The dynamics of early voting could work to the advantage of the Democrats, but at the moment that is pure speculation. We’ll see.

And then there is the election legislation that could turn out to be much more significant than all the other changes. One of the final acts of the State Legislature before it departed Albany was the creation of the Public Campaign Financing Commission.

The main focus of the Commission is to set up the public financing for statewide and state legislative offices. Many have suggested that the plan should be modeled on New York City’s public financing arrangements.  Here is a summary of how the New York City program works as reported on the website of the New York City Campaign Finance Board:

Matching funds provide candidates with a strong incentive to finance their campaigns by engaging with average New Yorkers instead of seeking large contributions from special interests…

The voluntary public financing program matches small-dollar contributions from individuals who reside in New York City, helping to amplify the voices of New Yorkers in city elections. A $10 contribution from a NYC resident to a participating candidate in the 2021 election could be worth as much as $90 to their campaign.

Who is Eligible?

Any candidate running for municipal office (mayor, comptroller, public advocate, borough president, and city council) may join the program. The program does not cover county district attorney offices or state or federal offices.

To receive public funds, candidates must:

  • Meet a two-part fundraising threshold:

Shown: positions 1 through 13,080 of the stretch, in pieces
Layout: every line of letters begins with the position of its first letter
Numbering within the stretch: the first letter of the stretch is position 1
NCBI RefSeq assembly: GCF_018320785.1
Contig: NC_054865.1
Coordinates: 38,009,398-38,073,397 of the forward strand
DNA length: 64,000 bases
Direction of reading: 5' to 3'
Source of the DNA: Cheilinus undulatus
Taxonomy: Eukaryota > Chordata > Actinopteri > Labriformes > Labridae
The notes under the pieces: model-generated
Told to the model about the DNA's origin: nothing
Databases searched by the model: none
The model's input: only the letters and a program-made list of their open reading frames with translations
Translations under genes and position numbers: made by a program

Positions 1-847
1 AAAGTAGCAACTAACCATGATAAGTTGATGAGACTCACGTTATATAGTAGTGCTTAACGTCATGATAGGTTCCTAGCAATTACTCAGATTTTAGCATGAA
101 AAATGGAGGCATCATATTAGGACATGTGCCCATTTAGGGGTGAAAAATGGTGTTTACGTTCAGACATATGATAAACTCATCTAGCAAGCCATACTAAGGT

• Collect a minimum number of contributions (of $10 or more) from the area they seek to represent. (For instance: candidates for City Council must have 75 contributors from their district; candidates for borough president must have 100 contributors from their borough.)
  • Raise a minimum amount of qualifying contributions from NYC residents (only the matchable portion of the contributions counts towards this threshold).
  • Certify agreement to and demonstrate compliance with the requirements of the Act and Board Rules.
  • Be on the ballot, and have an opponent on the ballot.
  • Submit a personal financial disclosure filing with the Conflicts of Interest BoardCandidates who seek public funds agree to abide by spending limits, which ensure money will not decide an election between participating candidates. The spending limit varies by office sought.Candidates who receive an early public funds payment may be required to return public funds if they:


  1. Early Payments
  2. Spending Limits & Restrictions
  1. Terminate their candidacies prior to the petitioning period;
  2. Fail to get on the ballot in the primary and/or general election;
  3. Fail to gather and submit petitions; or
  4. Eventually do not face opposition on the ballot.

Limits on Public Funds